Transitioning from DevOps to DevSecOps- Challenges, Remedies, and Best Practices

Last Updated on August 3, 2021 by Editor Futurescope

Modern software development has had a significant boost after DevOps combined development and operations. By successfully streamlining these 2 components in a single pipeline, DevOps methodologies helped manage the increasing pressure of delivering software faster.

Its major stumbling block is that DevOps continues the traditional culture of viewing application security as an after-thought. Tackling security towards the deployment cycle saves time, which is great for competition. But it often results in long lists of vulnerabilities, most of which have led to critical data breaches, monetary losses, and business collapse.

The DevOps Evolves

The skyrocketing damages due to cybercrimes has led the development and security teams to devise an application development strategy that meets both speed and security requirements. This is what led to the birth of DevSecOps.

The ultimate goal of DevSecOps is to make security an integral concern for everyone involved in any of the steps of application development. In its detailed post, What is DevSecOps, Snyk has expounded on the DevSecOps model, its benefits, and how to integrate security in the DevOps culture.

This article examines the key challenges that most businesses face while making the critical shift from DevOps to DevSecOps. We’ll also offer possible remedies for these bottlenecks and a few DevSecOps best practices, so you don’t stall halfway through the transition phase.

Top 3 Common DevSecOps Challenges

Clashing Objectives

The idea of integrating security into the development and operation mix is quite promising. However, the teams that have already made the switch can attest that it’s not as rosy.

The main driver in a DevOps environment is the speedy release of software to put up with the competition. On the other hand, DevSecOps gravitates more towards addressing security needs at every development cycle stage. This means that DevSecOps is less focused on speedy delivery of applications and software.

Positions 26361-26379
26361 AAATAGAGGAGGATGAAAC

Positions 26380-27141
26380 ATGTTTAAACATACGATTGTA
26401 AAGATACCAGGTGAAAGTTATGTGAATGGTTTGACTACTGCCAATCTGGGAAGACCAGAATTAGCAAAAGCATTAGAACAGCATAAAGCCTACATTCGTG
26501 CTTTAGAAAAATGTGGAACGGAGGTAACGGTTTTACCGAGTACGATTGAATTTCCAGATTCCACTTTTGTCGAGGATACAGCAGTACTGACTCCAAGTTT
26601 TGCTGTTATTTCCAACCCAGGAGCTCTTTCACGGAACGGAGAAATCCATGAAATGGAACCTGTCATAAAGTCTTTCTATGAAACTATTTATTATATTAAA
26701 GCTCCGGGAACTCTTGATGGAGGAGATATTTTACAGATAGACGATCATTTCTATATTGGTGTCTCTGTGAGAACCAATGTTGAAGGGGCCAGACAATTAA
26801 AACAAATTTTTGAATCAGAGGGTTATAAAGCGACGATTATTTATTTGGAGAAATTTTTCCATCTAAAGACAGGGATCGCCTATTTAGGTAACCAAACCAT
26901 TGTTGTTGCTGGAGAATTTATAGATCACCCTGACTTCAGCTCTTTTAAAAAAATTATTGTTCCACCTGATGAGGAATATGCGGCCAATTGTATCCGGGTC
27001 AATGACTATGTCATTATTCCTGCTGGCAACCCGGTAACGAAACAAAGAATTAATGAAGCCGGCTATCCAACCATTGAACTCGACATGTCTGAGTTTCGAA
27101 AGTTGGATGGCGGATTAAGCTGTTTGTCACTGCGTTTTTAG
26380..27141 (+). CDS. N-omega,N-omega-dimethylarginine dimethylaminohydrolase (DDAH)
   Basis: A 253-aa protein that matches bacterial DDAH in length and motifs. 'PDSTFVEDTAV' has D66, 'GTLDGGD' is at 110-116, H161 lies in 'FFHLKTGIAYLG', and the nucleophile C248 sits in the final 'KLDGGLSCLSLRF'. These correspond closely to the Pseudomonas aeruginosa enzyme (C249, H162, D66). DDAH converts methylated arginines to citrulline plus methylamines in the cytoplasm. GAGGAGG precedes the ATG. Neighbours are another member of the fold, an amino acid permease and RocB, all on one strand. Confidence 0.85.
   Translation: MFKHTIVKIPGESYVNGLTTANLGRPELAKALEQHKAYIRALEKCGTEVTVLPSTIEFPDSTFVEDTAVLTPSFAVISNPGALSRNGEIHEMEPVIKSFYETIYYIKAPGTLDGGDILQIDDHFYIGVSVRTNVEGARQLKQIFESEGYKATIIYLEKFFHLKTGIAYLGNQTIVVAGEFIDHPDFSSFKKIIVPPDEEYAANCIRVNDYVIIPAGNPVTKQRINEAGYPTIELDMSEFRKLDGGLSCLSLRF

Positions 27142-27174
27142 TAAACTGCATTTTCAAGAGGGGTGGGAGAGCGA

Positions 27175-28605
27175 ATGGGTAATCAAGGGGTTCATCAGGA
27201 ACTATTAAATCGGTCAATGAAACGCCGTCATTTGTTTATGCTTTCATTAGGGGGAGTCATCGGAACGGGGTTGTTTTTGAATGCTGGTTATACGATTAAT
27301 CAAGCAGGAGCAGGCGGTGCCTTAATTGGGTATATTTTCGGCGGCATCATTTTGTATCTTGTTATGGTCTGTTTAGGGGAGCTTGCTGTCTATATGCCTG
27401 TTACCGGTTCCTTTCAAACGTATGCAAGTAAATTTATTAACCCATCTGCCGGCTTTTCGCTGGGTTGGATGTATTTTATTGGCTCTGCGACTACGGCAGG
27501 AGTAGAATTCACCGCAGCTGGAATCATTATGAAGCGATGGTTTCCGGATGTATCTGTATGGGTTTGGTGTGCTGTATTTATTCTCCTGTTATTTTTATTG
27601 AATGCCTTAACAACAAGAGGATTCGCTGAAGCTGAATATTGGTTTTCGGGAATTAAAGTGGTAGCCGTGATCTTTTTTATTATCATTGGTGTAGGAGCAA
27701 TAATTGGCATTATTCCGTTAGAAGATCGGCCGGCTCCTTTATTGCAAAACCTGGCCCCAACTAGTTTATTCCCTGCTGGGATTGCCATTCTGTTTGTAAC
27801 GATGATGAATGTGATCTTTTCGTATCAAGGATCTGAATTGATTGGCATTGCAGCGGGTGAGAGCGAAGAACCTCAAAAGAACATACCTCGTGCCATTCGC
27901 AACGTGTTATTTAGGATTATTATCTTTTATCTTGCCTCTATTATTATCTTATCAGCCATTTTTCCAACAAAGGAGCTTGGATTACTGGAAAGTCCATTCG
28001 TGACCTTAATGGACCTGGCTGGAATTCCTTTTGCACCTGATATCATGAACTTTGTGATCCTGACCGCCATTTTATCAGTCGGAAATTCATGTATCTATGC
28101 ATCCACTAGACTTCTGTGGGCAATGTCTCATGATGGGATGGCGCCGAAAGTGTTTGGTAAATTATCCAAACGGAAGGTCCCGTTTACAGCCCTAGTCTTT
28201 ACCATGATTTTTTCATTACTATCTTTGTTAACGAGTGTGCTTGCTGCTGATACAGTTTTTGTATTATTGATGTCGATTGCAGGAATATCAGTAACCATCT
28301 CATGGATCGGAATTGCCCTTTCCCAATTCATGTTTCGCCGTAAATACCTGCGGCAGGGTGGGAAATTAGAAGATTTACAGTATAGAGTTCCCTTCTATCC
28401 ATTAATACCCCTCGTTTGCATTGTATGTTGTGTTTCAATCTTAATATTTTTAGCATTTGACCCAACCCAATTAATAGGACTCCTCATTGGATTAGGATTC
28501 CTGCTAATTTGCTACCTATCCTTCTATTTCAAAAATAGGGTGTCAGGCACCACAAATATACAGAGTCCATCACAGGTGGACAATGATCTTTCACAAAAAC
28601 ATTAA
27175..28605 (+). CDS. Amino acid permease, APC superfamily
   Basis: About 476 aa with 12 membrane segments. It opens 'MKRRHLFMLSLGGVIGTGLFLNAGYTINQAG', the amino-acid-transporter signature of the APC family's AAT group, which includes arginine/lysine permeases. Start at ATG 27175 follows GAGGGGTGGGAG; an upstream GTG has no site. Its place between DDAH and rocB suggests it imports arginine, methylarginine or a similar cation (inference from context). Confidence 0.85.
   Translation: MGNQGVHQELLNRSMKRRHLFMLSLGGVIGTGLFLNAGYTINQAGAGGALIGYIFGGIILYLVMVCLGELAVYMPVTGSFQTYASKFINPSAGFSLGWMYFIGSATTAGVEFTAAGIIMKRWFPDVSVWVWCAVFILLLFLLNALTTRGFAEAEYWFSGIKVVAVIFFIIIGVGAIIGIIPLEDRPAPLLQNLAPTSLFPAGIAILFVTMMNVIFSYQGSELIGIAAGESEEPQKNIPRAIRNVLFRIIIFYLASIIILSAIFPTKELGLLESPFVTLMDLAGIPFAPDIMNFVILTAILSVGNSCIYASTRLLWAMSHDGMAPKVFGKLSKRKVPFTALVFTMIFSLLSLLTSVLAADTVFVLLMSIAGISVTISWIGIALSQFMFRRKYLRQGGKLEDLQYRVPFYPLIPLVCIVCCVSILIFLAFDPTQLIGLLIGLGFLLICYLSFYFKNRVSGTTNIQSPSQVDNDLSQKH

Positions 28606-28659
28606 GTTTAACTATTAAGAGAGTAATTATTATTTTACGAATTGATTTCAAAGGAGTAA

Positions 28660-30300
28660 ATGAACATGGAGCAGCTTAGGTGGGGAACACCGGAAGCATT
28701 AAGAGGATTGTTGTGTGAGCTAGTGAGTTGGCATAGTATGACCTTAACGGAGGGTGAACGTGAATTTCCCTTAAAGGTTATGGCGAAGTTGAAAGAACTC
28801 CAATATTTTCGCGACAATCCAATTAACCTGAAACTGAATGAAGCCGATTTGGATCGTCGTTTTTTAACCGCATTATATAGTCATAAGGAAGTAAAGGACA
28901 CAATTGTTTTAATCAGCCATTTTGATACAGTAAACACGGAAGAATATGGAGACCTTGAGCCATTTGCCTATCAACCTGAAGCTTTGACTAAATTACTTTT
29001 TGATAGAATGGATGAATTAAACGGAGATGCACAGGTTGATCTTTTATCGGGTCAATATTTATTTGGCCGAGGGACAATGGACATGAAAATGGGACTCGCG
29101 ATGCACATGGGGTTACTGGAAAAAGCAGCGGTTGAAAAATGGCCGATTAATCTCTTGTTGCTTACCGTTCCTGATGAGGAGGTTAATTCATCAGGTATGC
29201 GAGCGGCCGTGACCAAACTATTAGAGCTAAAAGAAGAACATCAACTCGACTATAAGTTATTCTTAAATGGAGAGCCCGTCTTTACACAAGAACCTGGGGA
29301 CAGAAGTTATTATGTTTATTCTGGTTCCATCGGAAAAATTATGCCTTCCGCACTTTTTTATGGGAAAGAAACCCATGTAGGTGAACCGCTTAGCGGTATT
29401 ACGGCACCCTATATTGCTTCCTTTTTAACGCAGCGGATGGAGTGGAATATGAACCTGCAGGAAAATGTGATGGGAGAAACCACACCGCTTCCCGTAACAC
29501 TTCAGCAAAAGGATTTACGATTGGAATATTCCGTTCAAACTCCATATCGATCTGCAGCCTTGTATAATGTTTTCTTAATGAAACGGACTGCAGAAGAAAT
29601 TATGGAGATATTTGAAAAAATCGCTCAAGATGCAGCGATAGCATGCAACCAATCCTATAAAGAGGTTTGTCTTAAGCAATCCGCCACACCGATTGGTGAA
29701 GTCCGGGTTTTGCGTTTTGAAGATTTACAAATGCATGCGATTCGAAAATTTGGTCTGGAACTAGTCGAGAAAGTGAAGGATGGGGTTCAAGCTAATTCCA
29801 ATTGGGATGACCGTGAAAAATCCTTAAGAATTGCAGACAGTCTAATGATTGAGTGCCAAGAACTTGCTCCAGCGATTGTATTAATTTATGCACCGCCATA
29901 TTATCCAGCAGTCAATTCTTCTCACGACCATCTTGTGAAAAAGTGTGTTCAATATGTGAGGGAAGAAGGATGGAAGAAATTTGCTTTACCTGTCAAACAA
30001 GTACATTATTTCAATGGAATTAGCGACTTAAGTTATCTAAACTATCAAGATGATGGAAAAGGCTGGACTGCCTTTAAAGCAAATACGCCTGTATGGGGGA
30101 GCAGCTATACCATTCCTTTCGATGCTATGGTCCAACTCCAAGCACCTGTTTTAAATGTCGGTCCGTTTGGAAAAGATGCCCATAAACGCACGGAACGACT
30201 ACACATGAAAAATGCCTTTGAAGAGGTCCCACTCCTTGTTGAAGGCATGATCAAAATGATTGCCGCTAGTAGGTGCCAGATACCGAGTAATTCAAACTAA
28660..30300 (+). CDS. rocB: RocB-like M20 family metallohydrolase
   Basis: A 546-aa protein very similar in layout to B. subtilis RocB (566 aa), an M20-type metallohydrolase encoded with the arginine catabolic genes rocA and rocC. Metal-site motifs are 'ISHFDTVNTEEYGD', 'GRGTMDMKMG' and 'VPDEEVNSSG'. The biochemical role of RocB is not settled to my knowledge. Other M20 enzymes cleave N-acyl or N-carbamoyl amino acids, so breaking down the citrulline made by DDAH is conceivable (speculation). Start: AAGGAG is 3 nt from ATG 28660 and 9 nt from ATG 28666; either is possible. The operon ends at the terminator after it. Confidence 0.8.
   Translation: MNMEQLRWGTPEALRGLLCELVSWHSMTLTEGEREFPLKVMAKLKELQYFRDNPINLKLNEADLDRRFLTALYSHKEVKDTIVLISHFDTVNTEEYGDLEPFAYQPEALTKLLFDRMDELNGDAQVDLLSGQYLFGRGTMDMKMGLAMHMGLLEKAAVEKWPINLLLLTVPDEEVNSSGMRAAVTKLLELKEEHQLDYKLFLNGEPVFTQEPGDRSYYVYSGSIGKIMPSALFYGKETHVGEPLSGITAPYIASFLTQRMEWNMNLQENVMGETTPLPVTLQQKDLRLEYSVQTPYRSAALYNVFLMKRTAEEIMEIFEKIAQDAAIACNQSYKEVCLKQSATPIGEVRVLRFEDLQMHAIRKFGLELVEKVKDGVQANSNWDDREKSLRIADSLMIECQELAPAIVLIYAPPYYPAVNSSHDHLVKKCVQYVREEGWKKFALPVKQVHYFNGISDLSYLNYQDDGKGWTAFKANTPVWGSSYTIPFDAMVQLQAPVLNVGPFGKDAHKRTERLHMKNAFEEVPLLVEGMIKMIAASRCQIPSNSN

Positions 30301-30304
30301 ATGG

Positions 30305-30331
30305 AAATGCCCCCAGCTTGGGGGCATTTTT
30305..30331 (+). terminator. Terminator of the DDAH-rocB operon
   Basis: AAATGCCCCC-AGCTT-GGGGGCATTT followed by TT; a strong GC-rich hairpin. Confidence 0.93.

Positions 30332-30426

While DevSecOps calls for the integration of security measures in each stage of the SDLC, developers are still under pressure to push out projects on time and within the budget. For that reason, developers often lack the resources to handle security issues at every stage, opting to address them as one final handle. This means that the costly late-cycle upsurges are still a problem for most organizations that have embraced DevSecOps.


The surefire solution for this is putting security first, as in, SecDevOps. SecDevOps uses the same principle of integrating security in DevOps, but it puts it at the beginning of every SDLC stage. SecDevOps proponents argue that laying down the necessary security procedures for each development step often renders the best security results.

Lack of Secure Coding Knowledge

The goal of DevSecOps is to merge the development, security, and operation teams. However, the development team bears a higher responsibility for identifying and fixing vulnerabilities in a DevSecOps environment.

The challenge here is that most developers are not trained on how to fix security issues. Despite the heightened awareness of the need for advanced cybersecurity, it’s strange that even the best computer science programs have not incorporated secure coding as a part of their curriculum.